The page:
Communication: The Missing Piece in Transactional Communications

Woman reviewing statements

It’s time to start looking at transactional documents differently. If you’re wondering how something like an invoice could really change, it’s important to know that interactions with customers is an ongoing and evolving process. Technological advancements and the continual study of effective customer communications leads to new innovations over time. Using transactional documents as a means of promoting other products, retaining customers or simply adding other educational messaging is often underutilized. Here is how you can make the most of your printed critical communications.

Clearing Things Up

Your transactional documents should provide an intuitive user experience, in a way that’s similar to an easy to navigate website. Considerations such as where a person will look first on the page, line spacing, fonts, white space and a call to action are critical components for these forms of communication. A well laid out document improves the customer response, ensures a consistent brand experience, and provides valuable opportunities to improve ROI through statement marketing messages.

Delivering the Message

 Man opening document

Every customer touchpoint offers an opportunity to connect with your clients and bolster your relationship, so it’s time to take advantage of that fact. Transactional documents provide a form of communication that is both tangible and personal through which to communicate your brand’s messaging. The public is bombarded with thousands of messages every day, yet this is a form of communication they won’t ignore. If your customers view your mailed materials as just another bill, you are missing the chance to speak directly to them.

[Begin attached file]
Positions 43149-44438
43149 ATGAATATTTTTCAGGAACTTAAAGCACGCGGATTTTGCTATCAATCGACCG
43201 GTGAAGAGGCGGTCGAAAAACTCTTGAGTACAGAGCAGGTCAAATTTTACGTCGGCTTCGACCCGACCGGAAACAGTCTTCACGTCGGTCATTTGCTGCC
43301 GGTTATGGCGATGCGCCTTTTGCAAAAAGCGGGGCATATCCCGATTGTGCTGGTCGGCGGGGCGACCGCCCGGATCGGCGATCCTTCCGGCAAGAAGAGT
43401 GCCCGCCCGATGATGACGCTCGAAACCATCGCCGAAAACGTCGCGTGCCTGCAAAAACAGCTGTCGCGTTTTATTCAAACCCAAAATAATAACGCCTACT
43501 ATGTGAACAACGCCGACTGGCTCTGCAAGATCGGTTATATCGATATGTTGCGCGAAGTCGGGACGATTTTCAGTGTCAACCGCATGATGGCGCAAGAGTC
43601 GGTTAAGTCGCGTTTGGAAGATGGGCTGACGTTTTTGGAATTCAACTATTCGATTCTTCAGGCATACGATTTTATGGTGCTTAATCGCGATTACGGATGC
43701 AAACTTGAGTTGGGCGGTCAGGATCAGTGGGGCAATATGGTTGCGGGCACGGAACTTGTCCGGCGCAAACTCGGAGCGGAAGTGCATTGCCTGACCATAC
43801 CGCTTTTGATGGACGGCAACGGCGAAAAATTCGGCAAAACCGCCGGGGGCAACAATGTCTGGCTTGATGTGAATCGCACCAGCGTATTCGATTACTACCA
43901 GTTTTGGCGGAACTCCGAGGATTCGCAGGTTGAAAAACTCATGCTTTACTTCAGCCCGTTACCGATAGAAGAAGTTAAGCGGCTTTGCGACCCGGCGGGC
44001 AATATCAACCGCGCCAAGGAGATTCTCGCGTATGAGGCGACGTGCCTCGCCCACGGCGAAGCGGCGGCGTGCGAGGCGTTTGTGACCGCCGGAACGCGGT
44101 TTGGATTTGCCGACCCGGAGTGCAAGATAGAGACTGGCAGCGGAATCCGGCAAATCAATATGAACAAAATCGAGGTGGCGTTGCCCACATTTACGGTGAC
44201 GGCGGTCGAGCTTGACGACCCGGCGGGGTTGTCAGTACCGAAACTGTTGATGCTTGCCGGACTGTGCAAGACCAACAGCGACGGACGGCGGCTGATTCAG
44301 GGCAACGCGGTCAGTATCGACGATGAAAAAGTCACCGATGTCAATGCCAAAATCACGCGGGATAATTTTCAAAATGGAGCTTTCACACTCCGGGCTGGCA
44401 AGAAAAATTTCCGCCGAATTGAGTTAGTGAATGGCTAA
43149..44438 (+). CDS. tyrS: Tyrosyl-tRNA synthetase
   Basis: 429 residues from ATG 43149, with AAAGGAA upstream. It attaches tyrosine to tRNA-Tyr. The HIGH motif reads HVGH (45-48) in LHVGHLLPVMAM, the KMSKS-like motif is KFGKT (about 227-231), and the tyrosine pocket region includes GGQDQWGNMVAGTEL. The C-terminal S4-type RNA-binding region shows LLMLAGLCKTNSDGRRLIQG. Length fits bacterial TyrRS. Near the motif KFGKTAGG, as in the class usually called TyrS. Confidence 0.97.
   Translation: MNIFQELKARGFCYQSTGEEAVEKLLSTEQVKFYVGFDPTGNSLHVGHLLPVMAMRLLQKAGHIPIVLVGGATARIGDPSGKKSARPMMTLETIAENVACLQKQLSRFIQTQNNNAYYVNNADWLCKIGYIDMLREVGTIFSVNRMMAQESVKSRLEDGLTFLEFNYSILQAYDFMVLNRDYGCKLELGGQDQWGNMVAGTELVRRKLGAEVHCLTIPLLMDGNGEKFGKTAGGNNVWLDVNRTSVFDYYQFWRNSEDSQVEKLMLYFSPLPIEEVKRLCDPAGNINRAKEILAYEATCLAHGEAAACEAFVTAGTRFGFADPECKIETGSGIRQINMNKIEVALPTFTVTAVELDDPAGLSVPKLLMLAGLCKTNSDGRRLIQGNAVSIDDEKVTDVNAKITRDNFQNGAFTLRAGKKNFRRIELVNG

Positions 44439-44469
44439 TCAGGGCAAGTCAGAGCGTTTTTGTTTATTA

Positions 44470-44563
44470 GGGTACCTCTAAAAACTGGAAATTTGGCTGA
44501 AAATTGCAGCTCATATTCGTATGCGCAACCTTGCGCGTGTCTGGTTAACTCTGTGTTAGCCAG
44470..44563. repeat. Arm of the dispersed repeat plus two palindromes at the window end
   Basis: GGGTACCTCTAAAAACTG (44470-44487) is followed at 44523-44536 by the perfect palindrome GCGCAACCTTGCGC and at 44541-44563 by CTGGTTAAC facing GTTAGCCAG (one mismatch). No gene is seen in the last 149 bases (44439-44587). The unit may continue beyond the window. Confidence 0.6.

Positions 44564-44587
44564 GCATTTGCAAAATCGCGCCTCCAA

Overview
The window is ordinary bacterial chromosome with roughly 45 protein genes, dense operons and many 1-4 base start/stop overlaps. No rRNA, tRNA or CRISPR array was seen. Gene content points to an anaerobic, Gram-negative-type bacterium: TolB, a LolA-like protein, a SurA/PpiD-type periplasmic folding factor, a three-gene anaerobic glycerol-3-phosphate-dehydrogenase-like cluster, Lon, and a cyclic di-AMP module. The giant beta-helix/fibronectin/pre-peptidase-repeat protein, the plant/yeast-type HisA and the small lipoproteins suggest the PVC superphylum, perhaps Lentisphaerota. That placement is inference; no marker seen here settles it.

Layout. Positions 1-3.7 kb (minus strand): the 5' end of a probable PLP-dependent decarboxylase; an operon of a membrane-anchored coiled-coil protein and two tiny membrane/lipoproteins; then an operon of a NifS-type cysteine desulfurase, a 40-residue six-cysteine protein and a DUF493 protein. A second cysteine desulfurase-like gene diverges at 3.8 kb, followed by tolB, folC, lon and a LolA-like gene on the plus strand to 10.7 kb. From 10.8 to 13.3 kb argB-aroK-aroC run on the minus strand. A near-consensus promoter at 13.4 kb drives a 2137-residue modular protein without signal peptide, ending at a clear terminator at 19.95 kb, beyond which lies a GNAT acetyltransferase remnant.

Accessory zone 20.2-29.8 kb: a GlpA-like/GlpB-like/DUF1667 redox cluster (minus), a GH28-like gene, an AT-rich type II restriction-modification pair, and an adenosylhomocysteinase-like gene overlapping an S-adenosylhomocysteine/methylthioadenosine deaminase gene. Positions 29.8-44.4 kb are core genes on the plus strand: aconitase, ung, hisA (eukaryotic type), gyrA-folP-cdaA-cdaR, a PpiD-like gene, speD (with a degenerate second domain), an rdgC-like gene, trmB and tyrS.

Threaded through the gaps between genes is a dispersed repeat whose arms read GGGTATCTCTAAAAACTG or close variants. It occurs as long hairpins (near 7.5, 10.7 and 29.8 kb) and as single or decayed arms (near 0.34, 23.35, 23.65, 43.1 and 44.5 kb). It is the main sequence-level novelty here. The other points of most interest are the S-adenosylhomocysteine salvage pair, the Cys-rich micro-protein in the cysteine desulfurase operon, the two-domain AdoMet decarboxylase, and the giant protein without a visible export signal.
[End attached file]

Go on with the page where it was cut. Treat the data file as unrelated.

Making a Statement

Woman getting mail from mailbox

By now you’re probably wondering what sorts of things you should be writing in your transactional materials, and as it turns out, the possibilities are vast. A doctor might benefit from including content that paints a picture of their patient’s upcoming experience at the clinic. A wireless carrier might be inclined to print visualized statistics on the cost savings a customer is enjoying by using their services. Whatever type of content you need to print, it is important that the piece makes the message clear and concise.

More now than ever, customers expect some level of personalization for their marketing materials. The same rings true with transactional documents, and improvements in data processing have made it possible. For example, if a healthcare customer has recently visited their provider, you could include personalized health tips that they are sure to find useful. Or, a financial services customer will get a tailored product or service offering based on their specific circumstances. Companies like Venture Solutions are able to give customers a more customized experience that leads to more business.

Before you decide to go with the typical transactional document solution, take the opportunity to go a step further. At Venture Solutions, we can help you make the most out of these critical customer touch points. Want to learn more about taking your transactional communications to the next level? Check out our webinar on the topic for the latest insights!

About the author

Solutions Architect

Mark has 25 years of experience in the areas of business development, data solutions, database development, document composition and programming. Mark joined Venture Solutions in 2005 as business development director. In his current role as solution architect, Mark works closely with Venture’s relationship managers during the early stages of the sales process. His role is to listen to, learn about and define the needs and requirements of the clients within the larger context of their business planning and goals. He then develops a proposal that aligns those needs and requirements with Venture’s standard services. In addition to Mark’s experience, he is also involved with Xplor International, a non-profit association promoting the use and advancement of data-driven document composition, programming and deployment for critical customer communications.